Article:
Panel Confirms Chronic Fatigue Is Real, Suggests New Name

A tired woman holds her noseChronic fatigue, a syndrome that causes chronic exhaustion, difficulty with everyday tasks, and worsening symptoms during times of physical exertion, has long been the subject of medical controversy. One recent study found that doctors tend to stereotype patients with chronic fatigue, and though 2.5 million Americans struggle with chronic fatigue, only a third of medical schools offer training about this syndrome.

This week, the Institute of Medicine, a nonprofit organization that offers research and suggestions for health care policy, confirmed that chronic fatigue is a real condition. The Institute also proposed changing chronic fatigue’s name to systemic exertion intolerance disorder.

Systemic Exertion Intolerance Disorder Confirmed as Real Disease

Chronic fatigue/systemic exertion disorder is a diagnosis of exclusion, which means there’s no single test that can tell people whether or not they have it. Consequently, more than two-thirds of people with chronic fatigue wait a year or longer to get a diagnosis, with 29% waiting five years or longer.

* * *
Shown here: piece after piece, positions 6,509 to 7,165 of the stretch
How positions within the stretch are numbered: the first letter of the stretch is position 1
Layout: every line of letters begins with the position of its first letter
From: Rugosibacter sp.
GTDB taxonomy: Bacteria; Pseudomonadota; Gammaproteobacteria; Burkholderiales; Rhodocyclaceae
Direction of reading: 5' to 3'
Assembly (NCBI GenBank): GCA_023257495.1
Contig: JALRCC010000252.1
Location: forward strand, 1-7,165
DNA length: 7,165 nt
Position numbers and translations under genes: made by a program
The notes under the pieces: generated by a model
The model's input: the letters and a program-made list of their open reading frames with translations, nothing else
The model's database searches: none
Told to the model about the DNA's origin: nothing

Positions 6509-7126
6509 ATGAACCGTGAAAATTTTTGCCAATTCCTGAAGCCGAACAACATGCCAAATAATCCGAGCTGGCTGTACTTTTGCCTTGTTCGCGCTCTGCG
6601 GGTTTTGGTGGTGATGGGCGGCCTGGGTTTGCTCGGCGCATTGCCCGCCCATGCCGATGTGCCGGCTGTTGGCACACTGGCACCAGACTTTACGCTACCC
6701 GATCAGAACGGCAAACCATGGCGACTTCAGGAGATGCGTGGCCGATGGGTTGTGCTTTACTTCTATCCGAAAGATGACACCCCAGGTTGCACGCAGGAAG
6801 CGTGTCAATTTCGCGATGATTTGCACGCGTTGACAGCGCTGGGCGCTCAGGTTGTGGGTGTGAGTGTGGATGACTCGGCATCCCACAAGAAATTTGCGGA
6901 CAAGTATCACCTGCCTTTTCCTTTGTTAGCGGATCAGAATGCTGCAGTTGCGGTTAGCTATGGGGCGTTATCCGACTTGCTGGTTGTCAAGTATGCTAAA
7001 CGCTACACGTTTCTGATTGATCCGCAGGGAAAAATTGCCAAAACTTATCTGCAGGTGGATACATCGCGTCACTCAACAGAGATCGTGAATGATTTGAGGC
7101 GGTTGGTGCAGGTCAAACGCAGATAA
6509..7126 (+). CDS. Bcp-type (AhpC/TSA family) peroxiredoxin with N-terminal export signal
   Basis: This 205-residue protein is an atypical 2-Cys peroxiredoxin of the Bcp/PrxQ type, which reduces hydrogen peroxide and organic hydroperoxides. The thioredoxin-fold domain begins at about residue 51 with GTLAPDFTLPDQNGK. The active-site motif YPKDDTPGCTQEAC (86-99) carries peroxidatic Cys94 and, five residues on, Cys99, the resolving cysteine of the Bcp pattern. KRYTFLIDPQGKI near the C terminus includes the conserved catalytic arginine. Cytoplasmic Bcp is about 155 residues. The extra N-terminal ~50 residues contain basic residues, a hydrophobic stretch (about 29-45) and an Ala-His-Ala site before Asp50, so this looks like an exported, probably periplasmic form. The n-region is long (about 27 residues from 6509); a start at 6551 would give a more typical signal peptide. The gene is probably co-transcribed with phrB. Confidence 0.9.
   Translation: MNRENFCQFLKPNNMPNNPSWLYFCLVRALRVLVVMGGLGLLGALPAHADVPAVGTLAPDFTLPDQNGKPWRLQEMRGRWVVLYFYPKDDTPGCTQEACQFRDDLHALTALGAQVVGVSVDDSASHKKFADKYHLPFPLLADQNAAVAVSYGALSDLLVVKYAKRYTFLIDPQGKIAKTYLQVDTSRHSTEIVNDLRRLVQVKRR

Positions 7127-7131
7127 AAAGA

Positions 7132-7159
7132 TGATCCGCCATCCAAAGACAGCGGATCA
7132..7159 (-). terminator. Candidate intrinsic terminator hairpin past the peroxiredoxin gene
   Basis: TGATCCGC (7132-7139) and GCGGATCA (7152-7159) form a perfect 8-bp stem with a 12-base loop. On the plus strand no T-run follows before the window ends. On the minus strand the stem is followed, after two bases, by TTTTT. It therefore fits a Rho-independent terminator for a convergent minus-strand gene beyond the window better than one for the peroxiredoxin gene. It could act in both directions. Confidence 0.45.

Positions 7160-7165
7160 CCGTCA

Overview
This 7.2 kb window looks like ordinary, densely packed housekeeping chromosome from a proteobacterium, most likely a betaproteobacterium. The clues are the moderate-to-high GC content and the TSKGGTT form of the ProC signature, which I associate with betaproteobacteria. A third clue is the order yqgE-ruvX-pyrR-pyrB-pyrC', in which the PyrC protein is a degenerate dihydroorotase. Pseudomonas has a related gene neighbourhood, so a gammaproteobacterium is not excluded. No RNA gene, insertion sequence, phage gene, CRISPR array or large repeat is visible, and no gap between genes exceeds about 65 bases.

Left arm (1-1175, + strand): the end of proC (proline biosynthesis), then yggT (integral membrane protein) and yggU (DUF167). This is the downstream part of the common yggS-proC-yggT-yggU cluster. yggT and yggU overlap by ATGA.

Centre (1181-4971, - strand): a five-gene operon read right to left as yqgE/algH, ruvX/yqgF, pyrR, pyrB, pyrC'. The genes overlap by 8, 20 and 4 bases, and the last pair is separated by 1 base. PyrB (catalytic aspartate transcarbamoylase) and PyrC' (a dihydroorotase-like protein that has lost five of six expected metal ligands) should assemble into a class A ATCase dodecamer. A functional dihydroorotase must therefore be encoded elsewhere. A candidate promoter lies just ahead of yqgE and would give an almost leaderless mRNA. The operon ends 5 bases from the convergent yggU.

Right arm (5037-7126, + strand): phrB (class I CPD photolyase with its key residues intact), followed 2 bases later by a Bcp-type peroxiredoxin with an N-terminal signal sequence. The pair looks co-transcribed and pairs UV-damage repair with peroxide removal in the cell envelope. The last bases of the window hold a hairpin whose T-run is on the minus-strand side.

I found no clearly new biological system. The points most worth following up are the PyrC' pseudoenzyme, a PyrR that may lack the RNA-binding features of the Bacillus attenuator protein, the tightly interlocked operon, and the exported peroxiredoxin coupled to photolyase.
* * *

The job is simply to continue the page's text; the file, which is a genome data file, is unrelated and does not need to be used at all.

Attitudes toward people with chronic fatigue don’t help matters. Research suggests that doctors view people with the syndrome as socially deviant and lazy, with some doctors even believing symptoms are fake or the result of a mental health condition. The Institute of Medicine hopes to combat this approach with its pronouncement. A panel of experts agreed that chronic fatigue is real, and suggested that renaming the condition might encourage doctors to take it more seriously. Chronic fatigue, the reasoning goes, sounds like something everyone struggles with from time to time, while systemic exertion intolerance sounds more like a legitimate medical condition.